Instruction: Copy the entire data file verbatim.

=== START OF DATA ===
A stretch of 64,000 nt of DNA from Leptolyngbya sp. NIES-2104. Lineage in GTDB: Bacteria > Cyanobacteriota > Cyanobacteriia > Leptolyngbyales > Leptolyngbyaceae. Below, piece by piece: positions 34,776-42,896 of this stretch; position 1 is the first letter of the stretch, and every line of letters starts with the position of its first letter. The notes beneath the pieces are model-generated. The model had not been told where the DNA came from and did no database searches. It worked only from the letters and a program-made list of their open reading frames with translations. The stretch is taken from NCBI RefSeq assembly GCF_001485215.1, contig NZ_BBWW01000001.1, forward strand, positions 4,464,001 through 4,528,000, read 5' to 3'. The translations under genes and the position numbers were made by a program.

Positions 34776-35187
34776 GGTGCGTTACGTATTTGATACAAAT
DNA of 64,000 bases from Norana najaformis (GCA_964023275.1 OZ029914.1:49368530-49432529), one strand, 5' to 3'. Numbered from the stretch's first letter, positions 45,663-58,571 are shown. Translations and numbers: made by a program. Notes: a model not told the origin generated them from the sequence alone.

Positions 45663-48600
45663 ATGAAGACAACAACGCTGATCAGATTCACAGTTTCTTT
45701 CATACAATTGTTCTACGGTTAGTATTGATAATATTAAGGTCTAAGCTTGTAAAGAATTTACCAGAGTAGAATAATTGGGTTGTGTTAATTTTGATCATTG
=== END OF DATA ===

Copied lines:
A stretch of 64,000 nt of DNA from Leptolyngbya sp. NIES-2104. Lineage in GTDB: Bacteria > Cyanobacteriota > Cyanobacteriia > Leptolyngbyales > Leptolyngbyaceae. Below, piece by piece: positions 34,776-42,896 of this stretch; position 1 is the first letter of the stretch, and every line of letters starts with the position of its first letter. The notes beneath the pieces are model-generated. The model had not been told where the DNA came from and did no database searches. It worked only from the letters and a program-made list of their open reading frames with translations. The stretch is taken from NCBI RefSeq assembly GCF_001485215.1, contig NZ_BBWW01000001.1, forward strand, positions 4,464,001 through 4,528,000, read 5' to 3'. The translations under genes and the position numbers were made by a program.

Positions 34776-35187
34776 GGTGCGTTACGTATTTGATACAAAT
DNA of 64,000 bases from Norana najaformis (GCA_964023275.1 OZ029914.1:49368530-49432529), one strand, 5' to 3'. Numbered from the stretch's first letter, positions 45,663-58,571 are shown. Translations and numbers: made by a program. Notes: a model not told the origin generated them from the sequence alone.

Positions 45663-48600
45663 ATGAAGACAACAACGCTGATCAGATTCACAGTTTCTTT
45701 CATACAATTGTTCTACGGTTAGTATTGATAATATTAAGGTCTAAGCTTGTAAAGAATTTACCAGAGTAGAATAATTGGGTTGTGTTAATTTTGATCATTG